My life’s journey with Dr Bill Standish
Dancing Kundu Drums

Huge setback: O'Neill fails to land K4.7 billion PNGSDP stake

Mek
In 2013 PNGSDP, under chairman Sir Mekere Morauta, launched legal action against the PNG government arguing it had breached Singaporean law

KC VIJAYAN | Senior Law Correspondent, The Straits Times

SINGAPORE - The government of Papua New Guinea has lost its protracted battle in the Singapore High Court to wrest control of an entity with assets worth about US$1.4 billion (K4.7 billion) that were spawned from a deal inked with the largest mining company in the world.

Justice Vinodh Coomaraswamy has ruled in favour of PNG Sustainable Development Program (PNGSDP), saying the state of PNG had failed to prove it had a deal with PNGSDP's co-founder BHP Minerals Holdings for joint control to develop PNGSDP assets.

It also failed to prove that there was a charitable trust that allowed the state to intervene.

"I have found that neither the agreement nor the trust exists. The pleaded breaches of the agreement and the trust must correspondingly fail," Justice Vinodh said on Tuesday.

The outcome means PNGSDP is free to carry out its objectives under the control of its independent board according to the 2001 contractual framework, without interference from the state.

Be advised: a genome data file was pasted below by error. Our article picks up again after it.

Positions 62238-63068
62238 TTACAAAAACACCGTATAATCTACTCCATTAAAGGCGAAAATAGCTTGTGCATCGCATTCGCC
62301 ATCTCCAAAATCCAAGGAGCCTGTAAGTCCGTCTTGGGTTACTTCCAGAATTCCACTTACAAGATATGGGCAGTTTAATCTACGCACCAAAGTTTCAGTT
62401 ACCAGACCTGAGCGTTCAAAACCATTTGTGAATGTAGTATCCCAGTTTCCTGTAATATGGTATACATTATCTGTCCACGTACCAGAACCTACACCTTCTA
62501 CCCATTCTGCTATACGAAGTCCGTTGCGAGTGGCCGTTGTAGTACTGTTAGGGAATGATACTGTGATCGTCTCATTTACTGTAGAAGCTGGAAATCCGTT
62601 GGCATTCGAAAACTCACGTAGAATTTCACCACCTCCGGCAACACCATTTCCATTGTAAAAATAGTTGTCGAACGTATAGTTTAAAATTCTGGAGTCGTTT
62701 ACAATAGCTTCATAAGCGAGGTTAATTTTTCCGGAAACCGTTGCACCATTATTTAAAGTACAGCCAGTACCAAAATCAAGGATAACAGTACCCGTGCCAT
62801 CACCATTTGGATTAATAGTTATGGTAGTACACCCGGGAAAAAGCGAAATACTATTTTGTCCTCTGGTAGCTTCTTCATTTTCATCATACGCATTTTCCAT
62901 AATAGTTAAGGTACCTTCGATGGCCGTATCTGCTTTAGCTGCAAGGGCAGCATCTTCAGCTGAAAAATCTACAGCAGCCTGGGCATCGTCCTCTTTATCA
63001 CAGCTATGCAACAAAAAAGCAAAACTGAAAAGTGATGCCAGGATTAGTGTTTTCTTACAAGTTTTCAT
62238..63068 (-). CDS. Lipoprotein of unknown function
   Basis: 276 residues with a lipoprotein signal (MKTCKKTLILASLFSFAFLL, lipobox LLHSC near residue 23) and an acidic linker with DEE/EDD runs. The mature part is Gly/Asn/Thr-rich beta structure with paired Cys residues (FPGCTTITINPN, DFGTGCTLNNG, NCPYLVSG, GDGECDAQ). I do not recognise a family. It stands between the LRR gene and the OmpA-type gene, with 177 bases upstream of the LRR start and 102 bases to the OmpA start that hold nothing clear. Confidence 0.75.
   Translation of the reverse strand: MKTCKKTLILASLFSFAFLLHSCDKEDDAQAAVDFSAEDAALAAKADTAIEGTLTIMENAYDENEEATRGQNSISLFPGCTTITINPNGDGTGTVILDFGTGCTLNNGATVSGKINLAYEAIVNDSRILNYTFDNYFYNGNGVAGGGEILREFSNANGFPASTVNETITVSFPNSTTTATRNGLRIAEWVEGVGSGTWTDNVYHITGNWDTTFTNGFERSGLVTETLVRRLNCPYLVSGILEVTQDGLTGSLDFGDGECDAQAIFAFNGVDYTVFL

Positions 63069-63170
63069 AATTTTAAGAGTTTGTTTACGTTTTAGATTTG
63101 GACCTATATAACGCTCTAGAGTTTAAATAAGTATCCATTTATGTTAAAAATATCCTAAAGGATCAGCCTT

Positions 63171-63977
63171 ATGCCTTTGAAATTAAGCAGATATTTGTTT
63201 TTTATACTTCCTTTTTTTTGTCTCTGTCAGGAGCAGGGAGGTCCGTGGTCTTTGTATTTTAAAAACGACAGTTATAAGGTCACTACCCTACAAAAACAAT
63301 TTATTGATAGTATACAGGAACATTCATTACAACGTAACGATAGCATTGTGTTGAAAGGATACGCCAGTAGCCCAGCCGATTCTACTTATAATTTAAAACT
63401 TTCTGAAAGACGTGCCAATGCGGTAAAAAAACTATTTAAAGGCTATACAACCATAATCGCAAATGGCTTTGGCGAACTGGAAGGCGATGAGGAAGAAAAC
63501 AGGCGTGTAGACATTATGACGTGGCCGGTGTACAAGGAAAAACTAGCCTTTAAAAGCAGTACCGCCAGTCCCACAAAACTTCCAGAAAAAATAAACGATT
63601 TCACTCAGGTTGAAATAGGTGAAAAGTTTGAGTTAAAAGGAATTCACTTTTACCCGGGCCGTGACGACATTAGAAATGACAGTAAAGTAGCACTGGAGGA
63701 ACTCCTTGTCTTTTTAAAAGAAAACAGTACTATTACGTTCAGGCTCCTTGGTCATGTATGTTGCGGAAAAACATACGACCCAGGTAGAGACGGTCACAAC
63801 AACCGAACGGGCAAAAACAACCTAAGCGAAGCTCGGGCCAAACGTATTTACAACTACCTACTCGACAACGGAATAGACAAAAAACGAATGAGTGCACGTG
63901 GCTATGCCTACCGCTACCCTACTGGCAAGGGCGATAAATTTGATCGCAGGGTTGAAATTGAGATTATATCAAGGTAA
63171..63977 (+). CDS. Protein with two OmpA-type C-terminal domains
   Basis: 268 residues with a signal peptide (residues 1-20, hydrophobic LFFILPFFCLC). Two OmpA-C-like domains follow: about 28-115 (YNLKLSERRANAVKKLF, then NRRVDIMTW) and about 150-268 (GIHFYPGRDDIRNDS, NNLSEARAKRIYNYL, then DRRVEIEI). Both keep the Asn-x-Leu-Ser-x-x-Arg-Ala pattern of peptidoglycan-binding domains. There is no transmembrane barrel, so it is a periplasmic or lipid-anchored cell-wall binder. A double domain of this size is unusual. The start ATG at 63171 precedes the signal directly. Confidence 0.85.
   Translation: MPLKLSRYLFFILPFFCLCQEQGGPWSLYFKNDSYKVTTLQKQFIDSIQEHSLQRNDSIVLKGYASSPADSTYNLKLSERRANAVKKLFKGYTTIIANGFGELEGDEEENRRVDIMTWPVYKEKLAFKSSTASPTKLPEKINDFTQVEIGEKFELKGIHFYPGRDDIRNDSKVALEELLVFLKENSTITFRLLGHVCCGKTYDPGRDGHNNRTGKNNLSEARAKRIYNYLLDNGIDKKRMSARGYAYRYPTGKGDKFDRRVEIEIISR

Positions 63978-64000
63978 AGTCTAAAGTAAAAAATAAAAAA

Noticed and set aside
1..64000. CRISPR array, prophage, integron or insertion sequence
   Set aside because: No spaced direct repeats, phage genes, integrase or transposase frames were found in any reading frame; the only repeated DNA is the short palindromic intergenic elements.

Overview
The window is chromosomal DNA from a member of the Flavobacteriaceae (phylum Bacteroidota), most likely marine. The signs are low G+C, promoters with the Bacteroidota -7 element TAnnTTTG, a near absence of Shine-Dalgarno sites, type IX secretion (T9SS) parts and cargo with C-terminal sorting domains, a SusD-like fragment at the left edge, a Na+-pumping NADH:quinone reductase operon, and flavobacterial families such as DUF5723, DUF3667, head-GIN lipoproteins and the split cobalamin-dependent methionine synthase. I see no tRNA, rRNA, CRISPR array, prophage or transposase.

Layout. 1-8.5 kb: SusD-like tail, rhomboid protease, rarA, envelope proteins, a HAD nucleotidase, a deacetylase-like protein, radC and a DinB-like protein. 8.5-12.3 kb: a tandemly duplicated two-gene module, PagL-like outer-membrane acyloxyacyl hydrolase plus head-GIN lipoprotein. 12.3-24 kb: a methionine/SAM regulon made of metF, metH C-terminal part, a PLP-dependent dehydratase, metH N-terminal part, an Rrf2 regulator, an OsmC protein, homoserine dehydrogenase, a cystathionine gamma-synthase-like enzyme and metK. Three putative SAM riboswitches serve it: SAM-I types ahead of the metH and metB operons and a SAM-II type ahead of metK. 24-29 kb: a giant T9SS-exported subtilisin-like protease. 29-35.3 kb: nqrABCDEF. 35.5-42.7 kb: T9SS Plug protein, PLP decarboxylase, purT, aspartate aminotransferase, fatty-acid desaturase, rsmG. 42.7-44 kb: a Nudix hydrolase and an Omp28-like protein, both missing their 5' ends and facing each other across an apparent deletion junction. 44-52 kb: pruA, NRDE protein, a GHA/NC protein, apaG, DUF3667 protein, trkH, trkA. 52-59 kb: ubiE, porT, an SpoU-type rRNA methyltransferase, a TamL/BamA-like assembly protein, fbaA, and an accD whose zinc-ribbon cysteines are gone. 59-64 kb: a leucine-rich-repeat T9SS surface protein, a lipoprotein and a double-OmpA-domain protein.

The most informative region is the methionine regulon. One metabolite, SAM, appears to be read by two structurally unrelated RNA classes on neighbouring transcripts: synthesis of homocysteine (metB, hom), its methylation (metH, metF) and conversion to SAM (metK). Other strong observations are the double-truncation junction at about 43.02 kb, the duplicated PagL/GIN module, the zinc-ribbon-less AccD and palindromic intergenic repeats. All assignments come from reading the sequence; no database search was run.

Justice Vinodh, in his 149-page judgment, addressed each of the arguments made as he explained why the state had failed in its bid to wrest control of PNGSDP from its independent board.

"I acknowledge I found the state's narrative compelling and its logic attractive. But the essential problem... is that this narrative stands alone and is unsupported by the evidence," he said.

I have found that neither the agreement nor the trust exists. The pleaded breaches of the agreement and the trust must correspondingly fail.

I acknowledge I found the state's narrative compelling and its logic attractive. But the essential problem... is that this narrative stands alone and is unsupported by the evidence.

The court examined each key plank of the state's case and found in addition that none of the state's witnesses pointed to the existence of a partly oral agreement, much less to the terms of that agreement.

The court found that in the context of a "sovereign nation" and "the largest mining company in the world", it was likely that the parties would have entered into written contracts "definitively and exhaustively setting out the precise terms actually agreed, instead of exposing their minds to the vagaries of memory and ambiguity inherent in a partly oral agreement".

The high-stakes court battle involved law heavyweights on both sides. Defending PNGSDP was a team led by Senior Counsel Philip Jeyaretnam from Dentons Rodyk & Davidson while WongPartnership's Senior Counsel Alvin Yeo led the team representing the PNG government.

PNGSDP was incorporated in Singapore in 2001 with two shareholders: the state of PNG and BHP Minerals Holdings and was meant to enable BHP to divest its shares in mining company Ok Tedi Mining to PNGSDP.